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Silencing parasitism effectors of the root lesion nematode, Pratylenchus thornei

Khot, Sameer Dilip (2018) Silencing parasitism effectors of the root lesion nematode, Pratylenchus thornei. PhD thesis, Murdoch University.

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Abstract

The root lesion nematode (RLN), Pratylenchus thornei, is a biotrophic migratory pest of plant roots and its infestation causes losses in many economically important crops. RNA interference (RNAi) is a naturally occurring eukaryotic phenomenon and can be used to silence parasitism effector genes of P. thornei using host-mediated RNAi. This may be developed as an environmentally friendly and a cost-effective control strategy. The overall aims of this research were to investigate the effects of in vitro and in planta RNAi silencing of putative P. thornei parasitism effector genes, and their nematicidal effects in two host plants.

Five putative target parasitism genes vital for nematode entry into roots (Pt-Eng-1, Pt-PL), feeding (Pt-CLP) and suppressing host defence responses (Pt-UEP, Pt-GST) were identified, validated in silico using comparative bioinformatics, cloned into suitable in vitro transcription and binary vectors, and advanced to RNAi studies. Partial sequences for four of these target effector genes (Pt-Eng-1, Pt-PL, Pt-CLP, Pt-GST) were identified using Rapid Amplification of cDNA (RACE) PCRs and annotated in silico. Protein families, conserved domains, taxonomic and phylogenetic relationships for all four effectors were studied. This sequence information will help inform future investigations involving gene expression and proteomics of the selected putative effectors.

In vitro RNAi was used for functional characterisation of the five effector sequences. Effects on nematode phenotype, behaviour, gene expression, and longer-term effects on reproduction were assessed after soaking nematodes in dsRNA through infection of healthy wild type soybean and alfalfa roots. Soaking of mixed stage P. thornei in 1mg/mL dsRNA of target genes for 16 h did not cause phenotypic changes except for Pt-PL, which exhibited straight or slightly curved phenotypes after soaking compared to the normal sigmoid body movement, also evident for green fluorescent protein (gfp) and no dsRNA treated controls. Semi-quantitative PCRs and densitometry analysis revealed a significant reduction of transcript accumulation for all five putative parasitism effector genes. Longer-term effects assessed at 21 dpi reduced nematode reproduction by 40 to 70% for all target genes compared to respective control treatments suggesting that the effectors studied were required for nematode infectivity, survival or reproduction.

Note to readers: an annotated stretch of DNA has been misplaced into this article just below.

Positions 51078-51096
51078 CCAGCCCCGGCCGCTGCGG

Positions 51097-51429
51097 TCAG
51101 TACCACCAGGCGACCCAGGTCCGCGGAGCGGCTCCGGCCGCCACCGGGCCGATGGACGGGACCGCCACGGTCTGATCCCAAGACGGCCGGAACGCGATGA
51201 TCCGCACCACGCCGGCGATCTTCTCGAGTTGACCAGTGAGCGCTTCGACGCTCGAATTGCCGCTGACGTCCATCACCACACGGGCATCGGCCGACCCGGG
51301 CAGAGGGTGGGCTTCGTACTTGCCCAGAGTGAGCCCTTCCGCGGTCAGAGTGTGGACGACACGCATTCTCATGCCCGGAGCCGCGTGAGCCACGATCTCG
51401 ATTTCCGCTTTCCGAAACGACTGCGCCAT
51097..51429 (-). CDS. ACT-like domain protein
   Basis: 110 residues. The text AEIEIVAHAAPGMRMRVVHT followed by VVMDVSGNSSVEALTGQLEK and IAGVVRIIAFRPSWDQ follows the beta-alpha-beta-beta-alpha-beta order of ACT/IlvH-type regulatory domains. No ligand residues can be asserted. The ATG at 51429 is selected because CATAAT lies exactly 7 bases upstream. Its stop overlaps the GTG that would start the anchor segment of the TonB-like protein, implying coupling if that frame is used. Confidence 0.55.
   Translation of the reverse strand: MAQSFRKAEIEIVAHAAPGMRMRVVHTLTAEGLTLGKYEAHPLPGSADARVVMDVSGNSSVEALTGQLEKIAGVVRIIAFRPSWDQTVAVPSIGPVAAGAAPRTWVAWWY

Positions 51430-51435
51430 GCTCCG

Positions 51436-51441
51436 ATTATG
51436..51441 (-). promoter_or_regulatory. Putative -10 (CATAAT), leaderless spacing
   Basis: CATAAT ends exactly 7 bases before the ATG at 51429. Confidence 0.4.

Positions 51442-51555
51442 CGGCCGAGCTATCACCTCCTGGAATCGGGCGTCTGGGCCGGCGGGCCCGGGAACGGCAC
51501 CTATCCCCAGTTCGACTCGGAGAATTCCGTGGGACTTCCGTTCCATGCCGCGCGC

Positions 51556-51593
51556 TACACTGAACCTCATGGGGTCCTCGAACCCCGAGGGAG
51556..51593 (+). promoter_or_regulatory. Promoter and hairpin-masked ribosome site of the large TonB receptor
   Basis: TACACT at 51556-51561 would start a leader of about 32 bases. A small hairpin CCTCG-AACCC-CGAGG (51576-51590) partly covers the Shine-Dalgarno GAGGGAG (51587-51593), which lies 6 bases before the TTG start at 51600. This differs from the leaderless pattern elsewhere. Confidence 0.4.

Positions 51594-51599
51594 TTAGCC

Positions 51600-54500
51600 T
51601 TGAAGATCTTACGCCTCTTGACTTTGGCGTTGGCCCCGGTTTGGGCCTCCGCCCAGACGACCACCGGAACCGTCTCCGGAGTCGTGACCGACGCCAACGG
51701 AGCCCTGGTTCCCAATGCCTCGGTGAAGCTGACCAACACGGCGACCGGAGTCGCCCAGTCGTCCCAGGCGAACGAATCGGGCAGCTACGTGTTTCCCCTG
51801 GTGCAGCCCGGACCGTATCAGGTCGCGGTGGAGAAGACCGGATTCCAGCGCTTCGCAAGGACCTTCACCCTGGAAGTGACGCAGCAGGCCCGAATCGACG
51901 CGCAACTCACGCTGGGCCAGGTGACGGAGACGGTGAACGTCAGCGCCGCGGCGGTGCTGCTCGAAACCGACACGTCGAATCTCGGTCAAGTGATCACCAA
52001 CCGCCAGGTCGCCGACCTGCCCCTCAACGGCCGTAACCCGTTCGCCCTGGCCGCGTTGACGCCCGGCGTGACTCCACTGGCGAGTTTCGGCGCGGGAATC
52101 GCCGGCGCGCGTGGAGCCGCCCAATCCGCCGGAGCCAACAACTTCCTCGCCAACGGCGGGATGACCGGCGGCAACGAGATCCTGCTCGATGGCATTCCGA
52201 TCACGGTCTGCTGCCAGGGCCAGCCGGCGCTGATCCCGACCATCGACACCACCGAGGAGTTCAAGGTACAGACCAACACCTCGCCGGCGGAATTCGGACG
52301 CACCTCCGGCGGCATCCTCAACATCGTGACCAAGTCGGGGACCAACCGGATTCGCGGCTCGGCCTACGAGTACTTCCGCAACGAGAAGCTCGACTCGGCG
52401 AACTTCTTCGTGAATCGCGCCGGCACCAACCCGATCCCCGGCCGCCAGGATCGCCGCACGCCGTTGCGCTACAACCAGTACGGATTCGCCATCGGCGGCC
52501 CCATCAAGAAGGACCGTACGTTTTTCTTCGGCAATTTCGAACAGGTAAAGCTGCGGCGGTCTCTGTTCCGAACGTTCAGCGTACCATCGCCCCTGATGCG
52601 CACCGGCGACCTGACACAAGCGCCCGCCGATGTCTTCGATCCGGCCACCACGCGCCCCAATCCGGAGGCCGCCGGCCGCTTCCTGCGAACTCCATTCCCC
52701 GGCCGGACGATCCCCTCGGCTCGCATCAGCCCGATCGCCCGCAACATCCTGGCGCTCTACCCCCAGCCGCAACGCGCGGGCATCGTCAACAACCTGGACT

In planta RNAi involved Agrobacterium-mediated plant transformations to develop axenic transgenic hairy root events of soybean (Glycine max var. Williams 82) and alfalfa (Medicago sativa), and non-axenic hairy roots (composite plants) of soybean. Both hosts were amenable to Agrobacterium-mediated transformation, but hairy root induction was faster in alfalfa than soybean. However, more events were generated for soybean than alfalfa. Transgenic hairy roots confirmed by molecular analyses were challenged with P. thornei and their presence confirmed after 14 dpi. After 21 dpi, nematode numbers and transcript abundance was assessed using semi-quantitative PCRs and densitometry analysis. Host-mediated silencing of the five putative parasitism effector genes using transgenic soybean and alfalfa hairy roots showed a significant reduction in target transcript accumulation and approximately 38 to 75% reduction in P. thornei numbers compared to untransformed wild-type controls. For some events, there was a positive correlation between reduced transcripts and nematode numbers.

Based on percent reduction in transcript accumulation of the target genes relative to 18S rRNA as assessed by densitometry, the extent of gene knockdown measured (from most to least) was: Pt-Eng-1, Pt-PL, Pt-CLP, Pt-UEP, and Pt-GST. Similarly, Pt-Eng-1, Pt-PL and Pt-CLP were ranked in the same order, from the lowest to highest reproduction on soybean and alfalfa, indicating a positive correlation between the level of knockdown and reduced reproduction. In soybean, these genes were followed by Pt-GST and Pt-UEP for the percentage of reproduction recorded, whereas, in alfalfa, reduction in reproduction for these two target genes did not differ significantly.

Composite soybean with wild-type shoots and transgenic hairy roots expressing Pt-Eng-1 and Pt-PL genes were developed and provided an opportunity to test the effectiveness of silencing target genes in planta and on nematode numbers in conditions that mimicked natural host infections. For both Pt-Eng-1 and Pt-PL genes, there was a significant reduction in percentage of transcript accumulation relative to 18S rRNA, which correlated with a reduction in nematode numbers by 53.4% and 48.5% for Pt-Eng-1 and Pt-PL, respectively. The amenability of P. thornei to host-mediated RNAi using effector gene sequences, and the overall results of this study, point towards the potential use of this technology to control P. thornei and related RLN species effectively in different host crops.

Publication Type: Thesis (PhD)
Murdoch Affiliation: School of Veterinary and Life Sciences
Supervisor: Jones, Michael and Berryman, David
URI: http://researchrepository.murdoch.edu.au/id/eprint/41078
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